BIPARTISANSHIP: Public Troubled by ‘Deep State.’
A majority of the American public believe that the U.S. government engages in widespread monitoring of its own citizens and worry that the U.S. government could be invading their own privacy. The Monmouth University Poll also finds a large bipartisan majority who feel that national policy is being manipulated or directed by a “Deep State” of unelected government officials. Americans of color on the center and left and NRA members on the right are among those most worried about the reach of government prying into average citizens’ lives.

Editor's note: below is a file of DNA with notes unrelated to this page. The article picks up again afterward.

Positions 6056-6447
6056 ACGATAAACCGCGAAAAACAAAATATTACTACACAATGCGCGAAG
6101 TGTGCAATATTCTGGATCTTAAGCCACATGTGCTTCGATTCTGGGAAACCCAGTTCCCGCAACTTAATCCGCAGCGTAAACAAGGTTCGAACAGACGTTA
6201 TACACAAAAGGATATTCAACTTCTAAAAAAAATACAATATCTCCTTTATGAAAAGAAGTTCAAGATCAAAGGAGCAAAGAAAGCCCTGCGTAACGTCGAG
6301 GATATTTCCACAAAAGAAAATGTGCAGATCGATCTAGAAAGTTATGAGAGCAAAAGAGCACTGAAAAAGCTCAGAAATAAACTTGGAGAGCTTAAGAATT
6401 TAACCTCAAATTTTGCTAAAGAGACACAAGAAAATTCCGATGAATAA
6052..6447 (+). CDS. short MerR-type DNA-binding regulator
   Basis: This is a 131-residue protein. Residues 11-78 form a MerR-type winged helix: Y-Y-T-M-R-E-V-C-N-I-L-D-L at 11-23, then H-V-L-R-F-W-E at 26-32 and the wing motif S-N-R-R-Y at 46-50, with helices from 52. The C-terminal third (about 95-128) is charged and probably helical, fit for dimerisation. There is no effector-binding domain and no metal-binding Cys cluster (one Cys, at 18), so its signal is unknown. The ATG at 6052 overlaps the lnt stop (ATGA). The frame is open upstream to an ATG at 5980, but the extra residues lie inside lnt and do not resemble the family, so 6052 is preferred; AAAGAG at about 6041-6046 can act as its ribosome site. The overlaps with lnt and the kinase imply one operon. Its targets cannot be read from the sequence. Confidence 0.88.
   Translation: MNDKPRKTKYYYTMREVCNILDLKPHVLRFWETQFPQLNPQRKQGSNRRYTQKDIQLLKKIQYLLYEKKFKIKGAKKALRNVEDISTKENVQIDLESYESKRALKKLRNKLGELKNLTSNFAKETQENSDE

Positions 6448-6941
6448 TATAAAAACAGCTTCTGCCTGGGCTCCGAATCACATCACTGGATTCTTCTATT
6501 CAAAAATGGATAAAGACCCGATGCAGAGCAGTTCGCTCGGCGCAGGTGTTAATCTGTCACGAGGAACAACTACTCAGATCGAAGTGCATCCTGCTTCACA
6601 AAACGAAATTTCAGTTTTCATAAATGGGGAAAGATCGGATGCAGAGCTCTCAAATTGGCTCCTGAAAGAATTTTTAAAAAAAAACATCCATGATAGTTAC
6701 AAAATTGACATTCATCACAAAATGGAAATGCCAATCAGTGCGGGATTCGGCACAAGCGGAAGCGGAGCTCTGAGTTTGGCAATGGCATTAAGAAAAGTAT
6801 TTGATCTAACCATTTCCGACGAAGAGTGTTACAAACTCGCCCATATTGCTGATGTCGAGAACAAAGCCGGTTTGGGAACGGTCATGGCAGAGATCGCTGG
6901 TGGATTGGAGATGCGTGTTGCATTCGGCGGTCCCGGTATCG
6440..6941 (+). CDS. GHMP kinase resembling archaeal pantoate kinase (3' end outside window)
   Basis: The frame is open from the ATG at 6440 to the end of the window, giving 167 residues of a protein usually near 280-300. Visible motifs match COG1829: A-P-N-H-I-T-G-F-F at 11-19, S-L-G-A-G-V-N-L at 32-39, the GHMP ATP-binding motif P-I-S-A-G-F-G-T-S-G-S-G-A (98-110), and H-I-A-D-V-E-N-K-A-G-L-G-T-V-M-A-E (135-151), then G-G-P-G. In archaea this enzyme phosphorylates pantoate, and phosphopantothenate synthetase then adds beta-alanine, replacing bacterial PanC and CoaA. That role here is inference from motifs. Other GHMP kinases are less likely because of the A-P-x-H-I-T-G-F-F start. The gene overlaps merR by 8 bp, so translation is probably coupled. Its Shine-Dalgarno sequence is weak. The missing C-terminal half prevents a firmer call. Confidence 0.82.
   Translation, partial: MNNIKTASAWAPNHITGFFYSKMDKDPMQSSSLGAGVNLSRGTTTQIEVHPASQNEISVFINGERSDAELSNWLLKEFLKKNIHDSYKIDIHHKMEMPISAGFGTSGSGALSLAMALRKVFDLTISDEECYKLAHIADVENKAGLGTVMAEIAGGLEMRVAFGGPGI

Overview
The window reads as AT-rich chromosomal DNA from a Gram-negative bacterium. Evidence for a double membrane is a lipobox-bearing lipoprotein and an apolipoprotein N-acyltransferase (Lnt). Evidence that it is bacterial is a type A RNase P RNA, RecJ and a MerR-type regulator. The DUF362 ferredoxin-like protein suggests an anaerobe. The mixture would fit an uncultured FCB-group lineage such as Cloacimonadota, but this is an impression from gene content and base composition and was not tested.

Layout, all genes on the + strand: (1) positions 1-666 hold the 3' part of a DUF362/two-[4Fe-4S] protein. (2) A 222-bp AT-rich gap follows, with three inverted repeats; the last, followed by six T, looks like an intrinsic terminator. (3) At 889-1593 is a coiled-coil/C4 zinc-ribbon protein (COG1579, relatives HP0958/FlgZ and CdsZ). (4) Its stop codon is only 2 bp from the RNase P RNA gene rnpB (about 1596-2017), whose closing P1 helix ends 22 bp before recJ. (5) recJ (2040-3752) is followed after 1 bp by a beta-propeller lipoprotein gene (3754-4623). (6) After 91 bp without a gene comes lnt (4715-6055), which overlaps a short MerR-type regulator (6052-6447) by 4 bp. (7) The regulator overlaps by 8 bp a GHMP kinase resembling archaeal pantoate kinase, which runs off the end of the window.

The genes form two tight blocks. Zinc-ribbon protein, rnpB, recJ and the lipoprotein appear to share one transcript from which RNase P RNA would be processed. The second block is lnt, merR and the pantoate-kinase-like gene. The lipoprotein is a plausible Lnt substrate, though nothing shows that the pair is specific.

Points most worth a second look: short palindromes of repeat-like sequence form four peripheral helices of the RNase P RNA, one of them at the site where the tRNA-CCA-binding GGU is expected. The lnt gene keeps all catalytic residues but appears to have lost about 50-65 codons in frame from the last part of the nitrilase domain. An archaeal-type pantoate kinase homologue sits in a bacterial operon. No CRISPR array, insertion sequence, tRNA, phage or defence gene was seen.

Just over half of the public is either very worried (23%) or somewhat worried (30%) about the U.S. government monitoring their activities and invading their privacy. There are no significant partisan differences – 57% of independents, 51% of Republicans, and 50% of Democrats are at least somewhat worried the federal government is monitoring their activities. Another 24% of the American public are not too worried and 22% are not at all worried.
Fully 8-in-10 believe that the U.S. government currently monitors or spies on the activities of American citizens, including a majority (53%) who say this activity is widespread and another 29% who say such monitoring happens but is not widespread. Just 14% say this monitoring does not happen at all. There are no substantial partisan differences in these results.
This breakdown in trust is what happens when power is held by people unworthy of it.